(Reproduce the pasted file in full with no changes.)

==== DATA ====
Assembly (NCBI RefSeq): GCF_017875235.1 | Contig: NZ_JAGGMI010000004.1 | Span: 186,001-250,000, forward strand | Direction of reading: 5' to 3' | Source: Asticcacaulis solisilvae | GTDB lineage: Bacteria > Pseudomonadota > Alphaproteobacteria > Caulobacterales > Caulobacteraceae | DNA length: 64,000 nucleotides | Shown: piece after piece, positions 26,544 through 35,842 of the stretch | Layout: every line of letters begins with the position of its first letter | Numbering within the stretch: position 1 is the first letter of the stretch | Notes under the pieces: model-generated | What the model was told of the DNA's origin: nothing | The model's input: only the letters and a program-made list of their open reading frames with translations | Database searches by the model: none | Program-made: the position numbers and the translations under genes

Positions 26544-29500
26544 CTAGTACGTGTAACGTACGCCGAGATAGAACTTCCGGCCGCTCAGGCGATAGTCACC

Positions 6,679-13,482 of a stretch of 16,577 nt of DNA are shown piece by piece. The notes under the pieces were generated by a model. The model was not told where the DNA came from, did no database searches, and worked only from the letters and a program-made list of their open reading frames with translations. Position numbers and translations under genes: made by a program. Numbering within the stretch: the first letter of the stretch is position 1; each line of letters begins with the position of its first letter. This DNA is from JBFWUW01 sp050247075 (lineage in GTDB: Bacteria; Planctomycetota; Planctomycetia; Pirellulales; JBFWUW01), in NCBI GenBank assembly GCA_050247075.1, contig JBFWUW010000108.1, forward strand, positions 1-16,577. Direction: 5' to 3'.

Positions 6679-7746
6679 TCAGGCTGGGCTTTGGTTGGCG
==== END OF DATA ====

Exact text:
Assembly (NCBI RefSeq): GCF_017875235.1 | Contig: NZ_JAGGMI010000004.1 | Span: 186,001-250,000, forward strand | Direction of reading: 5' to 3' | Source: Asticcacaulis solisilvae | GTDB lineage: Bacteria > Pseudomonadota > Alphaproteobacteria > Caulobacterales > Caulobacteraceae | DNA length: 64,000 nucleotides | Shown: piece after piece, positions 26,544 through 35,842 of the stretch | Layout: every line of letters begins with the position of its first letter | Numbering within the stretch: position 1 is the first letter of the stretch | Notes under the pieces: model-generated | What the model was told of the DNA's origin: nothing | The model's input: only the letters and a program-made list of their open reading frames with translations | Database searches by the model: none | Program-made: the position numbers and the translations under genes

Positions 26544-29500
26544 CTAGTACGTGTAACGTACGCCGAGATAGAACTTCCGGCCGCTCAGGCGATAGTCACC

Positions 6,679-13,482 of a stretch of 16,577 nt of DNA are shown piece by piece. The notes under the pieces were generated by a model. The model was not told where the DNA came from, did no database searches, and worked only from the letters and a program-made list of their open reading frames with translations. Position numbers and translations under genes: made by a program. Numbering within the stretch: the first letter of the stretch is position 1; each line of letters begins with the position of its first letter. This DNA is from JBFWUW01 sp050247075 (lineage in GTDB: Bacteria; Planctomycetota; Planctomycetia; Pirellulales; JBFWUW01), in NCBI GenBank assembly GCA_050247075.1, contig JBFWUW010000108.1, forward strand, positions 1-16,577. Direction: 5' to 3'.

Positions 6679-7746
6679 TCAGGCTGGGCTTTGGTTGGCG